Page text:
The New York Times reports that the picture book is dying, attributing it to the recession and parents eager to graduate their kids into chapter books. The piece is a bit messy, has a linkbait headline, and one of the key sources says she was misquoted—but the intriguing bit to us was the obvious answer to the demise was ignored: the destruction of the production and distribution channel. How people make, find, and read stories—with or without pictures—is rapidly becoming digital and networked. Of course “picture books” and the stores that sell them are declining. So is the New York Times. But art + story combos are thriving online.
Naturally, we were fired up. And naturally, we took to Twitter. Here’s what we said:
Earlier, we quipped that it was silly given, just on our tiny site, over 400,000 “picture books” were published in one year.
The bigger picture is that stories, as anyone in publishing knows, are becoming liquid. Their forms are changing.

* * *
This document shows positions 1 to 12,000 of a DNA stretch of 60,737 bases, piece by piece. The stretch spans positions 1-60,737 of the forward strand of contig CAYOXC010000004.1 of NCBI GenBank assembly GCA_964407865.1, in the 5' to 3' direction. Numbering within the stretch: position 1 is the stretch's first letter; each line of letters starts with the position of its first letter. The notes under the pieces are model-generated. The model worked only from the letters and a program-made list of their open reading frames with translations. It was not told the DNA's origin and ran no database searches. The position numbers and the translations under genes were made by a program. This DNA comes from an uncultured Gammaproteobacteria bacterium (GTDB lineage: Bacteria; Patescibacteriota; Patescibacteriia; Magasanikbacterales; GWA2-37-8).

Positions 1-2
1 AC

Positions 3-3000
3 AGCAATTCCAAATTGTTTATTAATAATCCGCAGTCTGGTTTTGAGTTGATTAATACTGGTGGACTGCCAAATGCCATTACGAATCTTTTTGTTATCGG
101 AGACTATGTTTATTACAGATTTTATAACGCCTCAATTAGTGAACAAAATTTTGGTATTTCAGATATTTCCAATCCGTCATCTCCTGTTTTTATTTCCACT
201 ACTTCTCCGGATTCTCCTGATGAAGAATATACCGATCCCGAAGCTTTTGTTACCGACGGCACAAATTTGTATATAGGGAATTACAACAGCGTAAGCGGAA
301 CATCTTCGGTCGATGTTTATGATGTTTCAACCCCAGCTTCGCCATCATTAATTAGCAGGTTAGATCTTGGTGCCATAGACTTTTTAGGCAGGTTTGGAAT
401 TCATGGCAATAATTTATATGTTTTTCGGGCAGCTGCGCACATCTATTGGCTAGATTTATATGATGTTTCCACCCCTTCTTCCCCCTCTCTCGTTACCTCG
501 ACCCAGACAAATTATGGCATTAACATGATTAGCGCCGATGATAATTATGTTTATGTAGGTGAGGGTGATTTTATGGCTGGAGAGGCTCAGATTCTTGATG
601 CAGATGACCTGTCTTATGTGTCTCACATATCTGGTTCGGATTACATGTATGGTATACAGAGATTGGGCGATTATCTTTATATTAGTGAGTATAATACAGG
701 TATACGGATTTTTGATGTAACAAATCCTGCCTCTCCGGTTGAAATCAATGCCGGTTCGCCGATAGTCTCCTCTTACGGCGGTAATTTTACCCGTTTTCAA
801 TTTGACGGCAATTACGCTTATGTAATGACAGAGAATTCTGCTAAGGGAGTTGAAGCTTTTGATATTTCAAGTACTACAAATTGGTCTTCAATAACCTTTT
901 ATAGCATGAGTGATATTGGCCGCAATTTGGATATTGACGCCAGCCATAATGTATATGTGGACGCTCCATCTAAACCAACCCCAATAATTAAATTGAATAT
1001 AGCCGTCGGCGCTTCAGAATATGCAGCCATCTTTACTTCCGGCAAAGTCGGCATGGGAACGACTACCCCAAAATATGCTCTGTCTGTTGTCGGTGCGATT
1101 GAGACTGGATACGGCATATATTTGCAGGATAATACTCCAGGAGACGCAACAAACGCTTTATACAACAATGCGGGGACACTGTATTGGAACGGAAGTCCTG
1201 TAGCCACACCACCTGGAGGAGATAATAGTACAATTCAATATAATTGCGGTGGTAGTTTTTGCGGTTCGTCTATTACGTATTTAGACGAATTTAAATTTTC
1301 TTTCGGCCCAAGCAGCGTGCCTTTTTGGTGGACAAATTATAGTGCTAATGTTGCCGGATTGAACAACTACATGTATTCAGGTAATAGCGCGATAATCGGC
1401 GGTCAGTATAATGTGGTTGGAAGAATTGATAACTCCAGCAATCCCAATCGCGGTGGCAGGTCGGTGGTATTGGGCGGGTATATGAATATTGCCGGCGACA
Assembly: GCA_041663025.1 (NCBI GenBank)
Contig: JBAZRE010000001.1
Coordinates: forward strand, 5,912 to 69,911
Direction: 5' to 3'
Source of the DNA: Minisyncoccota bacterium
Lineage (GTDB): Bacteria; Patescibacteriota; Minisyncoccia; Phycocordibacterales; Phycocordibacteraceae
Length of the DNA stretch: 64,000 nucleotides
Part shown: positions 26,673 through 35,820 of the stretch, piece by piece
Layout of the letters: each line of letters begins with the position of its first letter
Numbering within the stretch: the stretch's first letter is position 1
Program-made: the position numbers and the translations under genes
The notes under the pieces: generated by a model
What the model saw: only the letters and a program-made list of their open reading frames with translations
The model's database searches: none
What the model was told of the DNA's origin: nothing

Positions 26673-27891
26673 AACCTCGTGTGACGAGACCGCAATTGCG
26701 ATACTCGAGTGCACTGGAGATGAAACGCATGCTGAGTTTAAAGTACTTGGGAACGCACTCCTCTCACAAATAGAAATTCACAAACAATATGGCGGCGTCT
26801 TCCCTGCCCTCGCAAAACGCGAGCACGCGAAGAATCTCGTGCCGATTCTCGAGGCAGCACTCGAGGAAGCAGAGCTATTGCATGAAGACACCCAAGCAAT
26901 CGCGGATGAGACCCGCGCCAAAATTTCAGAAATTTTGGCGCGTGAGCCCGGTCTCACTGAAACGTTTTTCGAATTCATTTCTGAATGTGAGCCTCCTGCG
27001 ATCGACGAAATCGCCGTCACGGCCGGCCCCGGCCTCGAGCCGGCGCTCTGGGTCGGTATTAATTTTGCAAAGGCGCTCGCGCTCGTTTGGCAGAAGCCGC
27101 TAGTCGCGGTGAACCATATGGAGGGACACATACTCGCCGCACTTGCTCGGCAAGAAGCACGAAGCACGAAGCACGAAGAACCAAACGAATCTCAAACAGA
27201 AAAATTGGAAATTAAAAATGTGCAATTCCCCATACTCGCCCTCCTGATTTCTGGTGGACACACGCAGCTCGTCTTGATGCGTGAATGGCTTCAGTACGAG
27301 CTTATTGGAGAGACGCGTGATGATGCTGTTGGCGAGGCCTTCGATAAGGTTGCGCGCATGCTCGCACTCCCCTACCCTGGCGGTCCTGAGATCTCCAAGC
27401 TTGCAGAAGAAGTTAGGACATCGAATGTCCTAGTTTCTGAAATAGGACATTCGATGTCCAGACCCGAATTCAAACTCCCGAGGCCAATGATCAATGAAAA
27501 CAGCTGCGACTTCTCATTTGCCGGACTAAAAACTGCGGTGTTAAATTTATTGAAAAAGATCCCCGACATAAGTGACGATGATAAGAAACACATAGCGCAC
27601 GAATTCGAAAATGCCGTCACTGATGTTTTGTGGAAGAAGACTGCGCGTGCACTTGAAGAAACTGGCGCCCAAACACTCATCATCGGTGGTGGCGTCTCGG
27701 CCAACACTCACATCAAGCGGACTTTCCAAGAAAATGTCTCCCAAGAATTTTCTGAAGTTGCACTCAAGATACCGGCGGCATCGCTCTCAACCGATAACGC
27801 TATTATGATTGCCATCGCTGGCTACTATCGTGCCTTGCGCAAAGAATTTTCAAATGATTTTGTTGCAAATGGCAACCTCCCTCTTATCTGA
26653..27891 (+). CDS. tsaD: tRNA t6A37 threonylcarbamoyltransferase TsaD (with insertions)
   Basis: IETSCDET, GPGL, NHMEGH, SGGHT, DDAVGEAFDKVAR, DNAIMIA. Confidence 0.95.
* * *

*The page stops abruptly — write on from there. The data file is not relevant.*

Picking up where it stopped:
From print-on-demand, iPads and iPhones, QR codes…how we tell and interact with narrative is more contextual and situational.
Our own experiments suggest that storytelling is surging, but so are the containers and form factors.
It’s not that “picture books” are dead. Their production and distribution model is dead. Just like music, news, films, etc.
Art-inspired stories thrive because they feed both sides of our brain. They pair the rigor or language with the nuances of art.
And the best part? The rejigging of form and function reveals that these stories aren’t just for kids. (Why should they be?)
Tween, teens, and adults love them too. Making, telling, and sharing stories—visual or otherwise—is instinctual and tribal.
Put another way: the hardware is becoming obsolete, but the software is going viral.
Awesome photo by aperturismo
We occasionally use Twitter for rants or essays: